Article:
Luther came to understand justification as entirely the work of God. This teaching by Luther was clearly expressed in his 1525 publication On the Bondage of the Will , which was written in response to On Free Will by Desiderius Erasmus (1524). Luther based his position on predestination on St. Paul's epistle to the Ephesians 2:8–10 . Against the teaching of his day that the righteous acts of believers are performed in cooperation with God, Luther wrote that Christians receive such righteousness entirely from outside themselves; that righteousness not only comes from Christ but actually is the righteousness of Christ, imputed to Christians (rather than infused into them) through faith.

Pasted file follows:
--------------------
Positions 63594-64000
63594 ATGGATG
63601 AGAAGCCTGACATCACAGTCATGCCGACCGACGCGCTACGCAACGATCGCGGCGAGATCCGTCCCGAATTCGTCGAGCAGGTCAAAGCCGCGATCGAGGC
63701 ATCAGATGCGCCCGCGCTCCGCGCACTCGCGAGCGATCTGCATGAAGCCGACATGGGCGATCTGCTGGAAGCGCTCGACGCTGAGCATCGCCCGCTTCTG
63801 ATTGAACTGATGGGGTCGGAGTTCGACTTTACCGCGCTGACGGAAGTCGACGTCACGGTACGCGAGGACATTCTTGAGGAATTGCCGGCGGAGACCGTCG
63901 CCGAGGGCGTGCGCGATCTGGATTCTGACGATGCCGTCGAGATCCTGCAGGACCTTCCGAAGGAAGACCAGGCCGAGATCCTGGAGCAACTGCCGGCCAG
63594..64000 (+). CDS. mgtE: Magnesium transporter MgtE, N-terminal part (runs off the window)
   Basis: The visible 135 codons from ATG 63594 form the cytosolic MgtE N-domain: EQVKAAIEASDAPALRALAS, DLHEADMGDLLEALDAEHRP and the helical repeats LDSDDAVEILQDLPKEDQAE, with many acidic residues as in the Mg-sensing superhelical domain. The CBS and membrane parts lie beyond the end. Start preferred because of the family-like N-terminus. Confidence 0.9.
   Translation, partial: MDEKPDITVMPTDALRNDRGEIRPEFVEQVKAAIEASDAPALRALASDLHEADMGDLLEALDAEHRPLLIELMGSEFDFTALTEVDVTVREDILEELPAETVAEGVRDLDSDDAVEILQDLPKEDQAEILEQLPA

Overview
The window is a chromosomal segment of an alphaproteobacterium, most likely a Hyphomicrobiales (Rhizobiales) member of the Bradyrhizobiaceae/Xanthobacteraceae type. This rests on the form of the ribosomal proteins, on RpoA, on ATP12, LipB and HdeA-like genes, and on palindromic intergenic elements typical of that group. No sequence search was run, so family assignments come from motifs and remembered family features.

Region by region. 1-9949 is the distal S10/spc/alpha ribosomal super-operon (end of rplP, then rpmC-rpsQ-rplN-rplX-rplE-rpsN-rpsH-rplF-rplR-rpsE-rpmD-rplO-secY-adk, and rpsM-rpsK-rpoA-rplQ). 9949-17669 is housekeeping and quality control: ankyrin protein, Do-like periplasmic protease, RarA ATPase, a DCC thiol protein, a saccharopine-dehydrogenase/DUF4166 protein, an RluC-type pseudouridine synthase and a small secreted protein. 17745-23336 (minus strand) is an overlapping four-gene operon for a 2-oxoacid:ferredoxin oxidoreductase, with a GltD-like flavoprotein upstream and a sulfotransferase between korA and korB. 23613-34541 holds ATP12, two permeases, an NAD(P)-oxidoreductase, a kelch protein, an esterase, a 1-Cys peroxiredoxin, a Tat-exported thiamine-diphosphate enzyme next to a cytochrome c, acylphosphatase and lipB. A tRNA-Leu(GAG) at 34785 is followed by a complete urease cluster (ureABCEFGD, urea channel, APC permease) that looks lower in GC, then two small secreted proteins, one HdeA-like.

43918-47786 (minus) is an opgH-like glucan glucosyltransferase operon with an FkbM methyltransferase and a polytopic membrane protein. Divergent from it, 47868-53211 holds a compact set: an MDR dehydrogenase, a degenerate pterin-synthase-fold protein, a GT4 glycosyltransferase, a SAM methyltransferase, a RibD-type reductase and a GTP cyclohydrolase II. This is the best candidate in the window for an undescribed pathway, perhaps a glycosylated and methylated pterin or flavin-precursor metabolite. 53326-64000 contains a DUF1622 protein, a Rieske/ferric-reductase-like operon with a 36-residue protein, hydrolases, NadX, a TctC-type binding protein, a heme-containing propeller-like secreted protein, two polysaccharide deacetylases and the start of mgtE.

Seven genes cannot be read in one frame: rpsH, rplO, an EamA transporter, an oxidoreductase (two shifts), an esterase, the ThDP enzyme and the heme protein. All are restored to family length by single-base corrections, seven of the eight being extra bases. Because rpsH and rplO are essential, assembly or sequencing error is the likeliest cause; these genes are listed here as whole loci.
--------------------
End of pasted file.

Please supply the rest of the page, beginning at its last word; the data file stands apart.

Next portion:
From 1531–1546, Martin Luther’s health deteriorated as he sought to struggle with growing conflict in the Reformation Movement and the constant fear of arrest by the authorities. As his health deteriorated, Martin Luther’s writings became more polemic and vitriolic in condemnation of other people. In these final years, he spent more time writing anti-Semitic tracts. At first, he wished to see the Jewish people converted to Christianity. But, when they seemed uninterested in conversion, he called for the force-able removal of Jews from Germany. This strong anti-Semitic stance has coloured his reputation as a reformer.